Three major railway projects in the Philippines have been stalled after China “backed out” of agreements it struck with former President Rodrigo Duterte, a Philppine government official said on Friday.

Transportation Undersecretary Cesar Chavez said that China did not respond to Manila’s loan applications for the three railway projects submitted last year, so they are now considered “withdrawn.”

The Philippine Transport Department informed China Eximbank in May that the loan applications would be automatically withdrawn if no approval was received from the bank by May 31, he said.

“Former Finance Secretary Sonny Dominguez said that he canceled the application instead of keeping it in suspended animation,” Chavez told reporters, according to the state-run Philippine News Agency.

“In his text message to me this morning, former Finance Secretary Sonny Dominguez said that he ‘cancelled the application instead of keeping it in suspended animation,” Chavez said. “DOTr understands that this [the cancelation] is in light of the upcoming transition of government, and in deference to the incoming administration.”

The projects include the Philippine National Railway Bicol Project (PNR Bicol) worth 142 billion pesos (about $2.5 billion), the 83 billion peso (about $1.47 billion) Mindanao Railway, and the 51 billion peso (about $906 million) Subic-Clark Railway.

The National Economic and Development Authority had initially approved the three projects to be funded by China’s loans under Duterte’s administration following negotiations with the Chinese regime in 2018.

Charvez said that Beijing has also failed to submit a shortlist of contractors for the Mindanao Railway Project, a requirement for the loan arrangement to move forward.

“In short, China backed out,” he remarked.

China Wants 3 Percent Interest

Duterte’s successor, Ferdinand Marcos Jr, has directed his administration to renegotiate the loan deals with China to resume the projects. Marcos was sworn in as the Philippine President on June 30 after Duterte ended his presidency.

Ferdinand Marcos Jr
Newly-elected Philippines President Ferdinand “Bongbong” Marcos Jr., the son and namesake of the late dictator Ferdinand Marcos, delivers a speech during the inauguration ceremony at the National Museum in Manila, Philippines, on June 30, 2022. (Eloisa Lopez/Reuters)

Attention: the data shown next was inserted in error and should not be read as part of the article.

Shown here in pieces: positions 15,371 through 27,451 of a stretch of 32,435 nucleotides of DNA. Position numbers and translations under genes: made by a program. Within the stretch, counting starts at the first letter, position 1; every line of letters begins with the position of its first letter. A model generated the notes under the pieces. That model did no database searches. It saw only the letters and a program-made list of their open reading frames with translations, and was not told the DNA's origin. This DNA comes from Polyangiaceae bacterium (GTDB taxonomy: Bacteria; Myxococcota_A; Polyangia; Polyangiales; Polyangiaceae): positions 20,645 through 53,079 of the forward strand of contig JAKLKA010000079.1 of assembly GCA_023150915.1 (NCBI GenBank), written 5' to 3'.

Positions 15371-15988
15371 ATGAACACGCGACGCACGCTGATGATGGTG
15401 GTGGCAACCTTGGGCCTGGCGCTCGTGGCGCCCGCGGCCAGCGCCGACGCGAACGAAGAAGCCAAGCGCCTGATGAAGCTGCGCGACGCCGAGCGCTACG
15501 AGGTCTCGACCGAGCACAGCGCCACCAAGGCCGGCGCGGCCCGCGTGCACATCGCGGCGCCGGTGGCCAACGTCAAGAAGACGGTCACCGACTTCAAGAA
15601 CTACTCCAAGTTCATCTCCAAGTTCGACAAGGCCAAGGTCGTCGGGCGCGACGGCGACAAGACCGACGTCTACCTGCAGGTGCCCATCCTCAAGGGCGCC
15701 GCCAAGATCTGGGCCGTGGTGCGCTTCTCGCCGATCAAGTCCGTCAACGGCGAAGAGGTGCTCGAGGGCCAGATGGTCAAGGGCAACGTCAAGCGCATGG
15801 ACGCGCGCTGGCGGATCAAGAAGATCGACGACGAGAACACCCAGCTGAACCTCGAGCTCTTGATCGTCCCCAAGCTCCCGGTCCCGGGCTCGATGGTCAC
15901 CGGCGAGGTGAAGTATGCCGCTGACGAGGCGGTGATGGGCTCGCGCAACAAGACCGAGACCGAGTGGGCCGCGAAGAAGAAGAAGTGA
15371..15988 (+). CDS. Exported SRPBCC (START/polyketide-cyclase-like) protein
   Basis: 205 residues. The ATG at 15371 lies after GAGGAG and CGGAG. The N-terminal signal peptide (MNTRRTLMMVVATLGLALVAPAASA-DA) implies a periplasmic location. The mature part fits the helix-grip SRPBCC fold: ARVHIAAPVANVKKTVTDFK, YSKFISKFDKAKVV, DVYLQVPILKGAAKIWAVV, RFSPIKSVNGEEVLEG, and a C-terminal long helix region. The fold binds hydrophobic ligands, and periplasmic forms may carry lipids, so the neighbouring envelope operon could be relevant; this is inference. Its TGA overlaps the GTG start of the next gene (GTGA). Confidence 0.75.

“The new administration can revisit the projects,” Finance Secretary Benjamin Diacono told reporters on Friday. “If found worthwhile, it may choose to reinstate the loan application, if funding is still available,” reported Inquirer.net.

However,  former Finance Secretary Carlos Dominguez III told Chavez that China would demand up to 3 percent in interest for loans to finance the railway projects, which is much higher than the less than one percent rate charged by Japan.

“If you wish to pursue this [the loans], I understand that the Chinese financing agency will be asking for interest rates in excess of 3 percent,” Dominguez wrote in a text message to Chavez, local news outlet Philstar reported.

Chavez said the Marcos administration would also consider pursuing a public-private partnership scheme to fund the projects, particularly for the Subic-Clark Railway and the Mindanao Railway projects.

The projects were part of Duterte’s “Build, Build, Build” infrastructure program, the centerpiece of his economic strategy, involving 75 flagship projects, of which about half were earmarked for Chinese loans, grants, or investments.

When Duterte visited Beijing in 2016, he signed agreements for $24 billion in Chinese loans and investment pledges for his infrastructure overhaul, but only a fraction of China’s pledged support has materialized.

Reuters contributed to this report.


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Aldgra Fredly is a freelance writer based in Malaysia, covering Asia Pacific news for The Epoch Times.